Verica Dering

Verica Dering’s comments:

I have been blessed with a really wonderful teacher, Sherry Huntting, who has made my dream of learning to paint like the masters a reality. It was very exciting for me to discover someone in my neighborhood (how lucky for me!) who will teach me the masters’ methods and techniques in an academic, step- by-step approach: first the line drawing, then rendering the values in charcoal and ink, then applying the underpainting in verdaccio, and finally finishing the work in color!

Verica paints the flesh in color over
her Verdaccio underpaint.

Every step is explained in detail and helps you to
ultimately create museum-quality artistic masterpieces!
I am finishing my copy of Lord Frederick Leightonís Biondina,
and it ís very gratifying to hear from people’s comments that they can hardly
believe this is my first portrait! I am already looking forward to my next work,
a Yosemite landscape in the style of Bierstadt.

                                        —Verica V. Dering


I discovered the portrait of Beatrice Cenci when I was researching the art of Guido Reni, who I recalled was highly spoken of by the great master artist Frank Covino.|
This Roman noblewoman, famous for her tragic story, has also been the subject of poems, dramas and novels.  Eventually, I discovered that this exquisite portrait is now thought to be by an artist of Reni’s circle, the daughter of his long time assistant, Elisabetta Sirani.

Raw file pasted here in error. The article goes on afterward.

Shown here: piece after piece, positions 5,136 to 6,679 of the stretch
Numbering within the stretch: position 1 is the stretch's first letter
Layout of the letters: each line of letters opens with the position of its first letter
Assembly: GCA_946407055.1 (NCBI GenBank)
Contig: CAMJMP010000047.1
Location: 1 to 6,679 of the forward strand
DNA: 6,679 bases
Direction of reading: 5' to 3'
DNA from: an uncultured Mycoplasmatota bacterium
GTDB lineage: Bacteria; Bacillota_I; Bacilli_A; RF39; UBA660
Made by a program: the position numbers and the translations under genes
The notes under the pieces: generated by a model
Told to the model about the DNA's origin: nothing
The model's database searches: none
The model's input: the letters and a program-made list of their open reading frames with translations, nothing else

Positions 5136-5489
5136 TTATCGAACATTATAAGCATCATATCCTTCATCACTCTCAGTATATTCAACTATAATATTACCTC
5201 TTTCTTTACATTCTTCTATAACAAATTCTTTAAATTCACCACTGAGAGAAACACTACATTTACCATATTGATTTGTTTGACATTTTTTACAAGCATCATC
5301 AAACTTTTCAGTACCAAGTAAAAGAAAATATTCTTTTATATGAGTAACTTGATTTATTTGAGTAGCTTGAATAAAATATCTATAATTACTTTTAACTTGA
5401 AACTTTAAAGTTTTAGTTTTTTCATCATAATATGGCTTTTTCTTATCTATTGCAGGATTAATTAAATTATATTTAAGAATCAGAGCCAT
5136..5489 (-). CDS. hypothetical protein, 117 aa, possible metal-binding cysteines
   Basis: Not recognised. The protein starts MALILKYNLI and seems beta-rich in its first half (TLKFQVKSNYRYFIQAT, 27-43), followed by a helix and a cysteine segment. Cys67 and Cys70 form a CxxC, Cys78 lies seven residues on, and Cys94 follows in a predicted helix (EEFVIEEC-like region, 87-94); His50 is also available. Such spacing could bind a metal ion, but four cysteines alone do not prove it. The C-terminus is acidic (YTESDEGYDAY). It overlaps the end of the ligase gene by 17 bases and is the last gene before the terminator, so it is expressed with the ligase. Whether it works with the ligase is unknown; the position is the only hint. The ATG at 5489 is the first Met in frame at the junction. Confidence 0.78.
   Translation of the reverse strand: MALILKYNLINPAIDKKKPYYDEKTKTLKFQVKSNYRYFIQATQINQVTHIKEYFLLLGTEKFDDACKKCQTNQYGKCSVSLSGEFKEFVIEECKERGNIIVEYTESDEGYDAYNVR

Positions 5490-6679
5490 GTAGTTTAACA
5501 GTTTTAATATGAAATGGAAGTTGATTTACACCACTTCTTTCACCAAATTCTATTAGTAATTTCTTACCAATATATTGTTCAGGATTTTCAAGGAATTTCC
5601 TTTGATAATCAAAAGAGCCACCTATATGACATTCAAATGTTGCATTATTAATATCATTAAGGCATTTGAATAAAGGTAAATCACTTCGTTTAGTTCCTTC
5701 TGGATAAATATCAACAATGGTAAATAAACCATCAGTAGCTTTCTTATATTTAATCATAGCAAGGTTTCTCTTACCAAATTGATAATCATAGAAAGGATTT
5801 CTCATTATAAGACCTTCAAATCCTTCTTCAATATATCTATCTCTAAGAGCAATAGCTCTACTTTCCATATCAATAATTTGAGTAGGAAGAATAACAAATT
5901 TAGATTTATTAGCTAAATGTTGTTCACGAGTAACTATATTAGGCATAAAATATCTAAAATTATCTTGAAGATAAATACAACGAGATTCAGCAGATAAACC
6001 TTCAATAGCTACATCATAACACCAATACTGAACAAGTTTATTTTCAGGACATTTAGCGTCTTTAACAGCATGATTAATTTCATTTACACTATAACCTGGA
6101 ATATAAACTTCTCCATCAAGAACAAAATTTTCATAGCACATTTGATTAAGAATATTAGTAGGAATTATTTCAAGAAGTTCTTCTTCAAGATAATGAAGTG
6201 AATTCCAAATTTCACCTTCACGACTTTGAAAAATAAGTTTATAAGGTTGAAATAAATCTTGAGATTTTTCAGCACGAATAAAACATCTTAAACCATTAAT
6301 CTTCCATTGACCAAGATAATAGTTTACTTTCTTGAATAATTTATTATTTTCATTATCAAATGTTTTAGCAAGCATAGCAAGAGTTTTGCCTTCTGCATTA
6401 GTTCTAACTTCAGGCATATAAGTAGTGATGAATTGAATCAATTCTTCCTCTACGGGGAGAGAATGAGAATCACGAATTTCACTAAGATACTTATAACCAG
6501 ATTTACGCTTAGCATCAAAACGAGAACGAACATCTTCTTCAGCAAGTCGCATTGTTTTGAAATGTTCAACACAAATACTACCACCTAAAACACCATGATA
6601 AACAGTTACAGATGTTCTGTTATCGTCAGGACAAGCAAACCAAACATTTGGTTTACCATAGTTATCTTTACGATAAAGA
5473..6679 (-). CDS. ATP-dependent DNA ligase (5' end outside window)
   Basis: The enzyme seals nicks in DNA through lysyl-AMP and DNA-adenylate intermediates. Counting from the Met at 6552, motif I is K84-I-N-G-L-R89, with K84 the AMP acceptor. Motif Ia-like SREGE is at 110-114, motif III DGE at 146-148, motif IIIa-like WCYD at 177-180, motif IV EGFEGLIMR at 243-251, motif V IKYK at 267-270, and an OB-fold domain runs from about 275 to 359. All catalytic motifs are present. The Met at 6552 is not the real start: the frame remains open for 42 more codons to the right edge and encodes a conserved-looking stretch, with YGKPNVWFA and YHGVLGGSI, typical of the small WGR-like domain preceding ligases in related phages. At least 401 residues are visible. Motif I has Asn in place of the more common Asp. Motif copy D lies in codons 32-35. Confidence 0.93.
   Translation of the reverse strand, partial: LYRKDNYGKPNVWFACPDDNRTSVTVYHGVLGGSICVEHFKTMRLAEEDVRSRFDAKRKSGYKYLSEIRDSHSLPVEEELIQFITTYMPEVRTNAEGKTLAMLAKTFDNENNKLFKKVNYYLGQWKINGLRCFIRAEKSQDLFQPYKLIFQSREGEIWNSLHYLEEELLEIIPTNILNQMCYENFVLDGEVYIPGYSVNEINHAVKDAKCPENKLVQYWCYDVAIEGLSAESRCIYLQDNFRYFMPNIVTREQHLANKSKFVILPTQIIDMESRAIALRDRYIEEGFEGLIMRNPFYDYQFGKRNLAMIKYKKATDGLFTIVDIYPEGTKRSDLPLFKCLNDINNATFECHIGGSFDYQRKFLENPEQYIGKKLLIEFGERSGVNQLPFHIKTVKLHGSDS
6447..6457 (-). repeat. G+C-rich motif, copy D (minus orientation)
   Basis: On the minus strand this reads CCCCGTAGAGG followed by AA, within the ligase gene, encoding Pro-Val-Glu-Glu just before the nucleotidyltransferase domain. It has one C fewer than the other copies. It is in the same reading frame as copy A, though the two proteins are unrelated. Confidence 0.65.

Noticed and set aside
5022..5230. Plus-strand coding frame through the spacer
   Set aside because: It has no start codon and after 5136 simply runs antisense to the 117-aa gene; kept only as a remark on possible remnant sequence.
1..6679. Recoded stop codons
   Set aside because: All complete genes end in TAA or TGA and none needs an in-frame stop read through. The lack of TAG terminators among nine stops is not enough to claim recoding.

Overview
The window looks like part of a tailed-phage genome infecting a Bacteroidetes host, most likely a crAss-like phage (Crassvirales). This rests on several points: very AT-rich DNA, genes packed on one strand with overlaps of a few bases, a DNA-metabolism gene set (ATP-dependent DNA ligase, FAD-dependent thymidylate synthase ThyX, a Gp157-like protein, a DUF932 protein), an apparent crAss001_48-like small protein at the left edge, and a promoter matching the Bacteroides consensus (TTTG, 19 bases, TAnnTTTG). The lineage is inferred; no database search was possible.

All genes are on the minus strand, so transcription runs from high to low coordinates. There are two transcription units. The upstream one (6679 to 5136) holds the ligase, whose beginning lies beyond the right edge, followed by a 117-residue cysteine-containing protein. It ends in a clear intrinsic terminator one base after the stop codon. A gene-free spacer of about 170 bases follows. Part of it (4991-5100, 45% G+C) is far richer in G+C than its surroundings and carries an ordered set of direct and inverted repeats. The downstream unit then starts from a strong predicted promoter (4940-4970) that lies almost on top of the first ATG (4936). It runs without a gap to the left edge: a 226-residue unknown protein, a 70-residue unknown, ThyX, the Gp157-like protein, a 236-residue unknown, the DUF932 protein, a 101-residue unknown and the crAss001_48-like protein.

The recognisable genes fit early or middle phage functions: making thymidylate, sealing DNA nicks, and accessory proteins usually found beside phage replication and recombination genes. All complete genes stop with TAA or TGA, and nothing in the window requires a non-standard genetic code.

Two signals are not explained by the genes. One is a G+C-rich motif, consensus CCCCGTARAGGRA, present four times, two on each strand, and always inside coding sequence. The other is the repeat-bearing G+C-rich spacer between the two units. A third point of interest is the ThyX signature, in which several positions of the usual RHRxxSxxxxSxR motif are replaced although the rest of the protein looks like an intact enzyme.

I was drawn to this painting also because there is some speculation that it may have influenced Vermeer’s rendering of his now famous “Girl with a Pearl Earring.”  I did follow Frank Covino’s advice to paint her gown a lapis blue, and found the result much more pleasing.  This was my second portrait, and I can now say that though more challenging than landscapes and still life, I find portraiture to be most gratifying and rewarding.


“Basket with Peonies” was my first attempt at painting still life.  The original reference was squarish, so I made changes that would emphasize the horizontal direction. 
I also chose to paint several flowers from a nursery catalog, substituting them for the nondescript impressionistic originals. I used dry brush techniques to add warmth and depth. 
The basket, originally a challenge, was relatively easy to paint.  Even though the original reference was not thought to be the work of a great master, I learned a lot because of the changes I had to make in order to improve it.  Sherry’s help and suggestions were invaluable!

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